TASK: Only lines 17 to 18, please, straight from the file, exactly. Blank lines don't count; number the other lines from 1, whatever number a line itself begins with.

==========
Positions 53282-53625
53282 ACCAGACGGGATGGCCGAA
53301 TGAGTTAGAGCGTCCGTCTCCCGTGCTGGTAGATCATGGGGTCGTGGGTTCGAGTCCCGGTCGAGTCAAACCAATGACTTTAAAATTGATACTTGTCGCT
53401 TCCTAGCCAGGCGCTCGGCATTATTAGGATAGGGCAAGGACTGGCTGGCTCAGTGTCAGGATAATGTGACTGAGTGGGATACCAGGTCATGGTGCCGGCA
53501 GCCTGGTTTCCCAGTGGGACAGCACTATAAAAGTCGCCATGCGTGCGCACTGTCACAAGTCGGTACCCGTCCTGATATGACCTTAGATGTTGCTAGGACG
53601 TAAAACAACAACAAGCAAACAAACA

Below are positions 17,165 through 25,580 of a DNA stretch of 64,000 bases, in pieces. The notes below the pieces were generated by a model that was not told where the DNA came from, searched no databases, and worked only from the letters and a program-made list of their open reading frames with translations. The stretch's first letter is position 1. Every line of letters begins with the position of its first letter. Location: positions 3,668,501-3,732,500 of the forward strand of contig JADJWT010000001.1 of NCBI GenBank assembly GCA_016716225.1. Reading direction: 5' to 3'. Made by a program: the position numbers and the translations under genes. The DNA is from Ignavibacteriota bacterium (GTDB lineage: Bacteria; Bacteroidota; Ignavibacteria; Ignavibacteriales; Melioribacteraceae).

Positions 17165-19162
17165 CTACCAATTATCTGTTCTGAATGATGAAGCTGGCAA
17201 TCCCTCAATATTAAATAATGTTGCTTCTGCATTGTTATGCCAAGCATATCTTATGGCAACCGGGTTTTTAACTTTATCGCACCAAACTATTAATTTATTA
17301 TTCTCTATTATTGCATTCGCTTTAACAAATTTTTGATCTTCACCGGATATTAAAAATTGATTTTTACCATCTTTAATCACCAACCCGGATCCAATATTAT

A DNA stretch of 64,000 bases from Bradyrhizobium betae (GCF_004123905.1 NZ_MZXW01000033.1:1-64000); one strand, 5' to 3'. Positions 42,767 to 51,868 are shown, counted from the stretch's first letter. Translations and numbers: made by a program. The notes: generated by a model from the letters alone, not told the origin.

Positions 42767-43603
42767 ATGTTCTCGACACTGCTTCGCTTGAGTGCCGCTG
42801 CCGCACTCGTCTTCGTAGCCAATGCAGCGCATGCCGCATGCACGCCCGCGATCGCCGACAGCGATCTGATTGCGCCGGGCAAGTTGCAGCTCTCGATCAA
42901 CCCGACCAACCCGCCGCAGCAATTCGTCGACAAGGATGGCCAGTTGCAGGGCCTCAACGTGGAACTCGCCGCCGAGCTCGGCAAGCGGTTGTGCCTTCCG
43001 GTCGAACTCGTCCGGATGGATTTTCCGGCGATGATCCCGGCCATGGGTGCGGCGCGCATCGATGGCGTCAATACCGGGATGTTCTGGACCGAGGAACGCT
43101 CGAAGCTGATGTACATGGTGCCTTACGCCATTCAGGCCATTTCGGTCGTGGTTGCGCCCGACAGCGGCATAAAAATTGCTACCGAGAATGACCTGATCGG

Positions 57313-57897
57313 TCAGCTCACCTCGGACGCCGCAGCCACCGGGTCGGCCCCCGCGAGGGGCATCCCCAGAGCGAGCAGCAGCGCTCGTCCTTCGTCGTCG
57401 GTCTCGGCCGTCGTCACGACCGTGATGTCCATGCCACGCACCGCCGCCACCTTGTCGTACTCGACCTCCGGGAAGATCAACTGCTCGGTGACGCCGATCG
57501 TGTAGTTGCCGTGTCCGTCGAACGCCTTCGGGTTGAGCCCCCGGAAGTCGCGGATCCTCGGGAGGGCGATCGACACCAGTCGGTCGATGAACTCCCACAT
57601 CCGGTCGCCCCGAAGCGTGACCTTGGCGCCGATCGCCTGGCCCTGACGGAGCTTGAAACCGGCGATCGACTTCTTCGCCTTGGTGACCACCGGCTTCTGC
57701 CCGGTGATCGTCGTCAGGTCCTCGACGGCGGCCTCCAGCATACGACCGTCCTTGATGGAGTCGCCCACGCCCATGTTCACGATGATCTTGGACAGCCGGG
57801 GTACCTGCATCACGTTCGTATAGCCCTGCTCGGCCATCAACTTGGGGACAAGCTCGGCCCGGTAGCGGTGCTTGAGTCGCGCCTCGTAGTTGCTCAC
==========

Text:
43001 GTCGAACTCGTCCGGATGGATTTTCCGGCGATGATCCCGGCCATGGGTGCGGCGCGCATCGATGGCGTCAATACCGGGATGTTCTGGACCGAGGAACGCT
43101 CGAAGCTGATGTACATGGTGCCTTACGCCATTCAGGCCATTTCGGTCGTGGTTGCGCCCGACAGCGGCATAAAAATTGCTACCGAGAATGACCTGATCGG